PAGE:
"I've just seen the past 5 years at Our Yorkshire Farm what a great life you and Clive have made for you and your brood of nine," applauded one.
“How great are the children! What a great job you Amanda and Clive did, ”said another.
Amanda from Huddersfield traded rat racing for sheep strolling. Amanda appeared on Ben Fogle's New Lives In The Wild program in 2015, stating that she'll then feed ten mouths on just £ 130 a week.
Amanda grew up with her parents and a sibling in a traditional three-bed house in the large market town of Huddersfield.
At 6ft 2in, she was encouraged to pursue the same career path as her model mom, but she hated the clothes and makeup that she had to wear.
Then one day she came across a book about shepherds.
"It was the pictures, the landscape, the gaunt faces of the men who gathered in the fells, and the dogs … I thought," This is my dream, "she said on the Channel 5 show.
"In fact, I couldn't believe such a life really existed," she added.
Amanda left her comfortable city life to work on farms across the country, but when she knocked on the door of Ravenseat Farm, she found her calling.
"I was meant to come here – I'm absolutely sure of that," she said.
Clive, then 42, lived on 2,000 acres, and despite the age difference of 21 years, the couple quickly fell in love and tied the knot in 2000.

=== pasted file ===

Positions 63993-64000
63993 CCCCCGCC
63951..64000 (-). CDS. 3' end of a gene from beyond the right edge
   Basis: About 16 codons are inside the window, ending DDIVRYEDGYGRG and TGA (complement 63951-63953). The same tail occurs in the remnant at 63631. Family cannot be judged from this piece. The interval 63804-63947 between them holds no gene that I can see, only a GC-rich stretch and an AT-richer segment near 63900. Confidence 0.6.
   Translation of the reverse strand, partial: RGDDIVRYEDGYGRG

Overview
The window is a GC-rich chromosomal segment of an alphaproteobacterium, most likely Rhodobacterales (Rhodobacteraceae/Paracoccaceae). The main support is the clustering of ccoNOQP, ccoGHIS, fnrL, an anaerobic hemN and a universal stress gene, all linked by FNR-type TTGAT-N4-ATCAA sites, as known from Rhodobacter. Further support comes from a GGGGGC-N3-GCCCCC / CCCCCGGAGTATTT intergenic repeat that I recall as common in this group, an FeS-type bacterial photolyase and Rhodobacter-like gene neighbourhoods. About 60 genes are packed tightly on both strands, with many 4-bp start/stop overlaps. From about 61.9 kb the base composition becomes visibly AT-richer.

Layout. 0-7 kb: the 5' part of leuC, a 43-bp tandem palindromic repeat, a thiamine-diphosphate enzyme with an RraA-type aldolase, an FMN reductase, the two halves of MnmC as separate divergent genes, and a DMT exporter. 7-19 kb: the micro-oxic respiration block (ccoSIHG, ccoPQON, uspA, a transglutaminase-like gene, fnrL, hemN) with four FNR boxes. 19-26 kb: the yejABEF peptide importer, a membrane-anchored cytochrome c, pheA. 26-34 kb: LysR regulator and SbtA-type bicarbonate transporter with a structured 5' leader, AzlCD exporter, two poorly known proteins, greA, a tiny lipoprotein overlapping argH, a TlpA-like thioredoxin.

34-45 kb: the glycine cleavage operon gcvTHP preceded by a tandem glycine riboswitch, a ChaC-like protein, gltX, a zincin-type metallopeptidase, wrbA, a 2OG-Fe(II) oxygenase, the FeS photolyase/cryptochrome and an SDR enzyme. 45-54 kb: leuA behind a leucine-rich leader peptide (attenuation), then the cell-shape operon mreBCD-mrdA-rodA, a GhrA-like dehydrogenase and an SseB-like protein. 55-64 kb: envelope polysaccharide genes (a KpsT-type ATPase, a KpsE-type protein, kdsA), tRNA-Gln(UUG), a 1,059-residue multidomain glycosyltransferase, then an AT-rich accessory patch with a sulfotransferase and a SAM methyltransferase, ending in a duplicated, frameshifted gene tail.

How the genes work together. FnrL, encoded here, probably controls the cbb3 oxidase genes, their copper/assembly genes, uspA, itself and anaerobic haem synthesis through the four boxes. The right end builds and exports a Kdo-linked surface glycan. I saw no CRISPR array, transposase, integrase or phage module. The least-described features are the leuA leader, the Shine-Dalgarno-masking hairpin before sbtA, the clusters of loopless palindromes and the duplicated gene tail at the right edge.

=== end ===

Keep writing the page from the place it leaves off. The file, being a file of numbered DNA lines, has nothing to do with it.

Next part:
Amanda said she didn't want to protect her children from reality as the little ones faced animals that were dying on the farm
They had nine children, many of whom help out on the farm when they are out of school. Their traditional way of life also helps keep costs down.
With the closest store in the distance – and the risk of being snowed in for weeks during the winter – Amanda buys groceries in bulk and manages to feed her large family for just £ 130 a week.
Their water is free, is channeled from the creek in the moor and they heat the house and the water with a blazing fire that burns every day in all weathers.
The biggest electric bill is electricity, which costs £ 160 per month.
They pay their annual rent in the stone farmhouse with the profits from the farming – although this can be a struggle when 2,000 kilos of sheep's wool costs just £ 65.